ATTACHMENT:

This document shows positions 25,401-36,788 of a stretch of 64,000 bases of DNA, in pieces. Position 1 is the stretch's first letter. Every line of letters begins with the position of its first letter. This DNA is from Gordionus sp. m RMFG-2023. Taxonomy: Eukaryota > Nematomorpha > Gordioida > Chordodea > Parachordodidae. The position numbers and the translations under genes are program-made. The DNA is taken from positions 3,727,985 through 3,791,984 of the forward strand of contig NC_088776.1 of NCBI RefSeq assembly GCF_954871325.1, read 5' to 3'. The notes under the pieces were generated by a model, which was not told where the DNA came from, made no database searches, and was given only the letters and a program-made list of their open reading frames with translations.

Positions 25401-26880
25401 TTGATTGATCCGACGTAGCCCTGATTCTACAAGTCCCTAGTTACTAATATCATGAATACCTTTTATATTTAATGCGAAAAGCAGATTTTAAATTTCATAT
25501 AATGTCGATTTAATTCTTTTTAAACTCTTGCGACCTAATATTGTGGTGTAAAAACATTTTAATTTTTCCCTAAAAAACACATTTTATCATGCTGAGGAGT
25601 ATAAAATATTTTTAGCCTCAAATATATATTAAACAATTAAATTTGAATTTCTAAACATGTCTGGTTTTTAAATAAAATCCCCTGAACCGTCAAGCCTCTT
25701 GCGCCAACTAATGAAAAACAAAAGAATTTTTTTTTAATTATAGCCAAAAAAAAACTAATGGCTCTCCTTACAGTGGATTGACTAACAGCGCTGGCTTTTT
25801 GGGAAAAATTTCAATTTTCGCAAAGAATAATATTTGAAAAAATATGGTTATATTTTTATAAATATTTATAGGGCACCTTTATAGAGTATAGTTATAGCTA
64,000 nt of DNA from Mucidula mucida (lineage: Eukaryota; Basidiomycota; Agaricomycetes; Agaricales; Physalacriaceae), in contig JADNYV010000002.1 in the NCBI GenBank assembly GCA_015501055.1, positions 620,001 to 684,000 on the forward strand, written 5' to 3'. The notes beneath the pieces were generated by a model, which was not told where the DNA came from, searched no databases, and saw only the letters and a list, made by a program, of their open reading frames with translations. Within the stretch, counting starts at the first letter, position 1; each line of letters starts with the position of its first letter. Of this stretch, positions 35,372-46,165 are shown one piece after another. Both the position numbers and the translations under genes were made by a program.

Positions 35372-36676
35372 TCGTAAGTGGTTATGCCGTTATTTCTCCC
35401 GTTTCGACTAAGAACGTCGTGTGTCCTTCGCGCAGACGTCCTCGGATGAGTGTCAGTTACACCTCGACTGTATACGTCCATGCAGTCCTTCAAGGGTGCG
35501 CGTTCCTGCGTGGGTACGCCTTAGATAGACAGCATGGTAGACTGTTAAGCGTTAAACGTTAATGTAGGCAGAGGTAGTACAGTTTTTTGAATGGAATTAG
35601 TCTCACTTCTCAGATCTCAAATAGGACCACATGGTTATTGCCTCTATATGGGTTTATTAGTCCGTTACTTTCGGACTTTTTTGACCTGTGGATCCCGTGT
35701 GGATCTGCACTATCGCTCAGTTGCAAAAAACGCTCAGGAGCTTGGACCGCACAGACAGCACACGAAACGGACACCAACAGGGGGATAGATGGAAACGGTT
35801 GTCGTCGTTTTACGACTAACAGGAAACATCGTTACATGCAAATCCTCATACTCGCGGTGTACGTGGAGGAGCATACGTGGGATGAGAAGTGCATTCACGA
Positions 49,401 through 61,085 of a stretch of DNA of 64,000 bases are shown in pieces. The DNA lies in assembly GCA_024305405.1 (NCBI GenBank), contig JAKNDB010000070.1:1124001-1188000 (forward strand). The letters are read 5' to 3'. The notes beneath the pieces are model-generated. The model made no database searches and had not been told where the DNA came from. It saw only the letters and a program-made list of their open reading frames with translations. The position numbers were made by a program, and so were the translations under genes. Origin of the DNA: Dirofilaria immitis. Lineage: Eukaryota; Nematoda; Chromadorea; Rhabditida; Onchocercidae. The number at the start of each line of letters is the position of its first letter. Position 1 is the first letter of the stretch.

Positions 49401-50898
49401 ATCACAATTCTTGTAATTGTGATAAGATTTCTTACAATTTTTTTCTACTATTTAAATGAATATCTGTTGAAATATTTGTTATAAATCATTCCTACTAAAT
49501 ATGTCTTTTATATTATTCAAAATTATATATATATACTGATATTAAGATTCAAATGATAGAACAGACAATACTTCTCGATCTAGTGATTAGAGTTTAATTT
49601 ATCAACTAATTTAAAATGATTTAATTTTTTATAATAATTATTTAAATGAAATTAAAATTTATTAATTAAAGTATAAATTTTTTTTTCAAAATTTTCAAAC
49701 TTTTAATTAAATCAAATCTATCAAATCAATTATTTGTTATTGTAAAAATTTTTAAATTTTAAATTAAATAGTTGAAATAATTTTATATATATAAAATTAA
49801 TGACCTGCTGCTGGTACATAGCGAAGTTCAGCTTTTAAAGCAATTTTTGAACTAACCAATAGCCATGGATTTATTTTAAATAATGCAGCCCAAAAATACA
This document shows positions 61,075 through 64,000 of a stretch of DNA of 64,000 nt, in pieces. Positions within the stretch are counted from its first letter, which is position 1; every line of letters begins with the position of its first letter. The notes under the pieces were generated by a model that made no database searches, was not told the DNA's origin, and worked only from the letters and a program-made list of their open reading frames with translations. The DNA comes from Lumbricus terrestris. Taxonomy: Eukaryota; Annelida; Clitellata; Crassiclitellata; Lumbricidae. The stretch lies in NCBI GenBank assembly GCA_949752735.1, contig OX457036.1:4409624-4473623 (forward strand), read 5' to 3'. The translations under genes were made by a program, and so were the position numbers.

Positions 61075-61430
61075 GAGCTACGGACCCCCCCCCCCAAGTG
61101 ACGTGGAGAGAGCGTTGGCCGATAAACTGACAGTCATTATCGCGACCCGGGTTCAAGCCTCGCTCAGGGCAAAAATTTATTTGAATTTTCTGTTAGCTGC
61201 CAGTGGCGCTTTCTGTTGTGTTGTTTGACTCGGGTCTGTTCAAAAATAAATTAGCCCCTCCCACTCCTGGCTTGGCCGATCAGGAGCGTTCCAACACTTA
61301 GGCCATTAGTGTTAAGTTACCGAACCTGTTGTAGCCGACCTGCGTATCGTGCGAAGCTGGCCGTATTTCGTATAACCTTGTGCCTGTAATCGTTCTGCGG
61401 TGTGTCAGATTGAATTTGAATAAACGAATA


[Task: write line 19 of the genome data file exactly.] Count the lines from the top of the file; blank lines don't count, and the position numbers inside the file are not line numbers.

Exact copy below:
49501 ATGTCTTTTATATTATTCAAAATTATATATATATACTGATATTAAGATTCAAATGATAGAACAGACAATACTTCTCGATCTAGTGATTAGAGTTTAATTT